## Syllabus: Algebra I - Section 3: Course Syllabus and Expectations

# Welcome to Algebra I!

Lesson 1 of 10

## Objective: SWBAT understand how the class will run and the content to be covered during the year. SWBAT clarify their thinking for others by providing examples to justify an argument.

To open the class (and the year!) I introduce the protocol that we use for **Think, Pair, Share** and have students practice the skills by learning about each other with the **PowerPoint Slides: Welcome to Algebra I**.

As the instructions on Slides 2 and 3 indicate, students have time to write down what they would like their classmates to know about themselves. Then, they discuss these details with a partner. Finally, I have partners introduce each other to the class. I use this activity to demonstrate the importance of actively listening and the opportunity to learn from each other. The activity also makes it clear to students that everyone will have a chance to speak in front of the class.

I think it is vital to begin to work on a culture of sharing and respect right from the beginning of the year. It is important for students to feel safe to share and to critique if we are going to learn in an environment that supports the development of mathematical practices.

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In this section, the class works on the **Activity: Classroom Observation and Analysis. **I have students take a tour of the classroom and jot down observations and comments/analyses about the classroom. My intent is to get students up and moving around, and, to have students observe the different parts of the room. I hope the tour will spark questions about how the class will run, what the expectations and norms in the class will be, etc.

After taking observations, students complete another **Think, Pair, Share** and discuss their findings with a partner and then with the class.

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In this section I give students time to read over the **Algebra I Course Syllabus**. I then walk the students through the syllabus, section by section. To conclude the section I have students ask any clarifying questions, concerns, feedback.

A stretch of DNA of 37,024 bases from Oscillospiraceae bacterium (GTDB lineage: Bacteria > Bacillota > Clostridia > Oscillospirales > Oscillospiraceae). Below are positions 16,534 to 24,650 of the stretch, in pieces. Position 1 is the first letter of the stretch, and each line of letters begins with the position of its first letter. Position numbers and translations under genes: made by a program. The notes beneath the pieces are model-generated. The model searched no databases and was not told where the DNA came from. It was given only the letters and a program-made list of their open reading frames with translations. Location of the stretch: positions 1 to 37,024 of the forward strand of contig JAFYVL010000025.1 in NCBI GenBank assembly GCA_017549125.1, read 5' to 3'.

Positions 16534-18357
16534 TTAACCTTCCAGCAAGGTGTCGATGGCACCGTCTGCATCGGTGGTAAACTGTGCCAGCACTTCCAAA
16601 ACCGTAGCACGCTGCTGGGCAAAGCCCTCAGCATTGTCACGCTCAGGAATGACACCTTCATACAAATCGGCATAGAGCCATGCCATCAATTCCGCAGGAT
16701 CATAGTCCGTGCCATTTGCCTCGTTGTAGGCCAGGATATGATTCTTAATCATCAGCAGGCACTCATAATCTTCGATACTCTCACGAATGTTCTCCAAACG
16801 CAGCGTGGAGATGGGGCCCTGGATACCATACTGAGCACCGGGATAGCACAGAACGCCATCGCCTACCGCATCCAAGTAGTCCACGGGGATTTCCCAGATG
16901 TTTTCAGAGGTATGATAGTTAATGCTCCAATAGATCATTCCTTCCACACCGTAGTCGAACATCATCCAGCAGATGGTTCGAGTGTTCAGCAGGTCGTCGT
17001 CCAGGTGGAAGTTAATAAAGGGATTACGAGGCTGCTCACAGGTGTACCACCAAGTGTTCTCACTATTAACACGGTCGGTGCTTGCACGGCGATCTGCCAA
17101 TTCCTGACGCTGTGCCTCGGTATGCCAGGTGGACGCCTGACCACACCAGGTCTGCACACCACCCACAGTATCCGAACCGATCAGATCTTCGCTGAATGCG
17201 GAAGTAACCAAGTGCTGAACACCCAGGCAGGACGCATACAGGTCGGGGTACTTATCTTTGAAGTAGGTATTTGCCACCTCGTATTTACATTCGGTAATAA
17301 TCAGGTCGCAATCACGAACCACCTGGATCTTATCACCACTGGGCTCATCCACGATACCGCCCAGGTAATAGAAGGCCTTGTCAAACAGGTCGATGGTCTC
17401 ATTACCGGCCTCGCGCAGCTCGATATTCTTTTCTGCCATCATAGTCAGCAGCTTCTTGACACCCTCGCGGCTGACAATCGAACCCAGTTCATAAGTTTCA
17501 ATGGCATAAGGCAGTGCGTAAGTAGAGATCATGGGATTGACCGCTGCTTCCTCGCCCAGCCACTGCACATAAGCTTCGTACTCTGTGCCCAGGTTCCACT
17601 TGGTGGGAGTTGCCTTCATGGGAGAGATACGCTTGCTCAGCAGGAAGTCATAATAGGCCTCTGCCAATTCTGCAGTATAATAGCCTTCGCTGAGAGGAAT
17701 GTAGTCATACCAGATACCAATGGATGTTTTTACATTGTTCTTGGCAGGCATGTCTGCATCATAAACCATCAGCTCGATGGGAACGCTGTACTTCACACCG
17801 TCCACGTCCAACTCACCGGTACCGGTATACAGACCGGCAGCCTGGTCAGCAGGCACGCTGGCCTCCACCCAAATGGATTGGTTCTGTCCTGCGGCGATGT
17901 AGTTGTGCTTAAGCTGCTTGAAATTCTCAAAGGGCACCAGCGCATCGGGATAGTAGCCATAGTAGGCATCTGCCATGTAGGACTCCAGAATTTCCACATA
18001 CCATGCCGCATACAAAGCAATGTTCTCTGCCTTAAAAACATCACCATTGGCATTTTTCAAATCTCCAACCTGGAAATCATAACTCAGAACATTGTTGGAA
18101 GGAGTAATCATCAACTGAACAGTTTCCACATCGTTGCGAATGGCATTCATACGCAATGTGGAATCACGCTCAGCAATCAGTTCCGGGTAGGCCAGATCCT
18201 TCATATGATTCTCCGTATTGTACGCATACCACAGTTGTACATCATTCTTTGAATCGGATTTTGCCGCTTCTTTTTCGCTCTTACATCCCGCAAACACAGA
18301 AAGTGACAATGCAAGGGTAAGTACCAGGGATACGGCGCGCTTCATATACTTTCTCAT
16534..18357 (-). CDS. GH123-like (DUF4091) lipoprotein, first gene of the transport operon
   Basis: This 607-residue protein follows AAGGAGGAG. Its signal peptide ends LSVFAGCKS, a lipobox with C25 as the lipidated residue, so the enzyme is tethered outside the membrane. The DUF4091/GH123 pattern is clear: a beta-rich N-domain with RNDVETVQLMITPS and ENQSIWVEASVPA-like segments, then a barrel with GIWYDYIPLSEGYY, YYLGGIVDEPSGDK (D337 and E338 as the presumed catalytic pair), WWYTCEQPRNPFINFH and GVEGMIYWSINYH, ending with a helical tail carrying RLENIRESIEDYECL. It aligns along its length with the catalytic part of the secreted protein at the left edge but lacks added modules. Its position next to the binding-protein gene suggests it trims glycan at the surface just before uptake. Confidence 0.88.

To facilitate **Family Communication** I have students review the syllabus with their parent/guardian at home and have a parent or guardian sign the syllabus. I also leave a section for parents to update their contact information and let me know what the preferred method of communication is.

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#### Exit Ticket and Homework

*10 min*

To conclude the lesson, students complete an **Exit Ticket** that identifies norms that they think are important for productive and respectful academic conversations. I also have students explain why they think each norm is important to them.

For homework (in addition to reviewing the syllabus with a parent) I have students complete the **Homework: Course Goals Idea Organizer.** This tool helps students organize their ideas as an initial step in the writing process. For this idea organizer, students are asked to identify goals they have for this class and, perhaps more importantly, what they think they will need to do to accomplish these goals.

The use of the **Idea Organizer** is one symbol that indicates the important role that writing has in the math classroom. I think that being able to organize and explain the way that you think about a math problem has huge potential to engage more students, and engage them in meaningful ways that lead to deeper understanding.

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- UNIT 1: Thinking Like a Mathematician: Modeling with Functions
- UNIT 2: Its Not Always a Straight Answer: Linear Equations and Inequalities in 1 Variable
- UNIT 3: Everything is Relative: Linear Functions
- UNIT 4: Making Informed Decisions with Systems of Equations
- UNIT 5: Exponential Functions
- UNIT 6: Operations on Polynomials
- UNIT 7: Interpret and Build Quadratic Functions and Equations
- UNIT 8: Our City Statistics: Who We Are and Where We are Going

- LESSON 1: Welcome to Algebra I!
- LESSON 2: Pre-Assessment of Skills
- LESSON 3: Visualizing the Standards for Mathematical Practice
- LESSON 4: BFFs: Domain and Range of Functions
- LESSON 5: The World's Language: Function Notation
- LESSON 6: Comparing Sequences by Form and by Pattern of Change
- LESSON 7: Which Came First the Chicken or the Egg? Inverse Functions
- LESSON 8: Functions in Everyday Situations: A MAP Project Challenge
- LESSON 9: Sorting Functions
- LESSON 10: What's Your Function?